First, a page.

Streetshooter and Oliver Duong have a podcast on Inspired Eye magazine's website that touches on this question, although with less dramatic examples - on the difference between "taking" a picture and "making" a picture. If you feel like you're "taking" a picture, as in appropriating something from someone, then of course you should put the camera away in an emotionally charged situation such as Steve describes. But if your impulse is to "make" a picture, to express something about the human condition, as Ray and Petach(sp?) have discussed, that's a different situation. http://www.theinspiredeye.net/photography-podcast-taking-vs-making-photos/
     
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  15. RT Panther

    RT Panther SC All-Pro

    Dec 25, 2012
    After spending 24yrs of my life in the military,
    I will not shoot the myriad of burned/amputee veterans that I see on a daily basis for personal reasons. There are enough military photojournalists here (the USAF combat camera school is here) for that.
     
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  16. TraamisVOS

    TraamisVOS SC Hall of Famer

    Nov 29, 2010
    Melboune, Australia
    I never knew they had something like that.

    The military here advertised for a photographer a number of months ago. I wish I had the portfolio to be able to apply for that job. I don't think it's anything like the combat camera school but more in terms of promotional material and non-combat stuff. If I was ever in combat, give me a gun dammit,
     
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  17. Luckypenguin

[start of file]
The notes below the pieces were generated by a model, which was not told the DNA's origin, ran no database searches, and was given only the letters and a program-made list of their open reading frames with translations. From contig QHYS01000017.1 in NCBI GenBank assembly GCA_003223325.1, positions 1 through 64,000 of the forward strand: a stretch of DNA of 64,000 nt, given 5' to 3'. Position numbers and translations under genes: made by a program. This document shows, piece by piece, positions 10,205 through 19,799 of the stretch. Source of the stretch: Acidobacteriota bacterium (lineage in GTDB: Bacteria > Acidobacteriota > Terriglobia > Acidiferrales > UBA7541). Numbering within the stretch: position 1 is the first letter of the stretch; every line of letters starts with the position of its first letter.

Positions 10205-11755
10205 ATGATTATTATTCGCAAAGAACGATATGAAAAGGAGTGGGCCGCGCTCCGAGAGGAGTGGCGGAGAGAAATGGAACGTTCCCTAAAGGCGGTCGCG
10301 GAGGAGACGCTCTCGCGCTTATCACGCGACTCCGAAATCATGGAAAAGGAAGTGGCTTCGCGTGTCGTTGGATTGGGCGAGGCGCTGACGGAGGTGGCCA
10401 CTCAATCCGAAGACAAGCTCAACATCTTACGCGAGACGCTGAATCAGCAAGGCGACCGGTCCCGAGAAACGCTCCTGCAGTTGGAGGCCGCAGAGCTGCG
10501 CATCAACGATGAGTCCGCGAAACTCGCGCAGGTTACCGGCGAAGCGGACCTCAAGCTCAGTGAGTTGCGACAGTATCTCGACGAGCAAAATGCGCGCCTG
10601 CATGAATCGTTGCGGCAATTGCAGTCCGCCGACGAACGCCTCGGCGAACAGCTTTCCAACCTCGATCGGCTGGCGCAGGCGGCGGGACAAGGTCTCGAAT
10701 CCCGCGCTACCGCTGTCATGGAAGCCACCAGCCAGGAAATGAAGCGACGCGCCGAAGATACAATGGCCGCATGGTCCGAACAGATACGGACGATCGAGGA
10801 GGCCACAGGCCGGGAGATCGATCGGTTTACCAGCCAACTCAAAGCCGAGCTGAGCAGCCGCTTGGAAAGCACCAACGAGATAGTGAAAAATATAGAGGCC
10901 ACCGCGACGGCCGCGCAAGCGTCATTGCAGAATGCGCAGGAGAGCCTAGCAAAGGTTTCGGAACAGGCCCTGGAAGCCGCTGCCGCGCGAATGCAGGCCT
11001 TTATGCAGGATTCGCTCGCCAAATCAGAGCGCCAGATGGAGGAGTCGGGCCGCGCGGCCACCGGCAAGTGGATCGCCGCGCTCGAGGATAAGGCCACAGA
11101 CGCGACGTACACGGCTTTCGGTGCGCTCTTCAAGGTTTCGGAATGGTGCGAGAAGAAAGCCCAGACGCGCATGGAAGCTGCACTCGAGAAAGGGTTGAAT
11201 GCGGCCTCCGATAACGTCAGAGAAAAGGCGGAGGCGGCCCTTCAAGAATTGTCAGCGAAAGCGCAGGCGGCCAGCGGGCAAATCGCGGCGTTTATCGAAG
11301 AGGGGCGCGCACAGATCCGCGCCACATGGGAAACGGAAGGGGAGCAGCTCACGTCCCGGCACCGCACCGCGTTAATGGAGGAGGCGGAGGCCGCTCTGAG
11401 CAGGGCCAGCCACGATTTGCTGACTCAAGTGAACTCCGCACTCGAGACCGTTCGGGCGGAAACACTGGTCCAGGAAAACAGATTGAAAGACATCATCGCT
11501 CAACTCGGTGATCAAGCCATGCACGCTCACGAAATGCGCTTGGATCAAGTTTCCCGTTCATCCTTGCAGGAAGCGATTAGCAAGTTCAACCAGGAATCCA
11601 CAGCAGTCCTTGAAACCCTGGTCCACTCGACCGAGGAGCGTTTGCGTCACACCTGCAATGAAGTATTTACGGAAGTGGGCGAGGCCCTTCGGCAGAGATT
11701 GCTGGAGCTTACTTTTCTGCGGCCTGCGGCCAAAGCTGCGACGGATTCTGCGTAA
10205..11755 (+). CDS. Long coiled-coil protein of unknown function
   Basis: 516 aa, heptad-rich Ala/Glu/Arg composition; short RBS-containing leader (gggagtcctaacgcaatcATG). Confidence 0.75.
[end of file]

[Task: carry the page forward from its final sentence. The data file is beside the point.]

Luckypenguin SC Hall of Famer

    Dec 24, 2010
    Brisbane, Australia
    Nic
    While I see photography primarily as a form of documentary, I pick and choose what I want to document. If it doesn't feel right, I don't press the shutter, or delete if I feel the image doesn't do anything positive.
     
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  18. ReD

    ReD SC Hall of Famer

    Mar 27, 2013
    Yes that's a strange issue to deal with & I thought about it at my Fatherinlaws funeral last year but didn't. On the other hand we have Thatcher & Mandela's which were heavily photographed & televised & we see nothing wrong with that - we would be disappointed if they weren't. When its close to home it doesn't feel right.
     
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  19. TraamisVOS

    TraamisVOS SC Hall of Famer

    Nov 29, 2010
    Melboune, Australia
    The fake sign language interpreter added a certain level of hilarity to what should've been a solemn event. That was worthy of a million photographs and instagrams.
     
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  20. RT Panther

    RT Panther SC All-Pro

    Dec 25, 2012
    Yep!
    We have 3 Combat Camera squadrons within the USAF....Here's one of them...
    -> http://www.afpaa.af.mil/units/3rdcombatcamerasquadron.asp
    -> https://www.facebook.com/pages/3rd-Combat-Camera-Squadron/144596442316226?ref=ts&fref=ts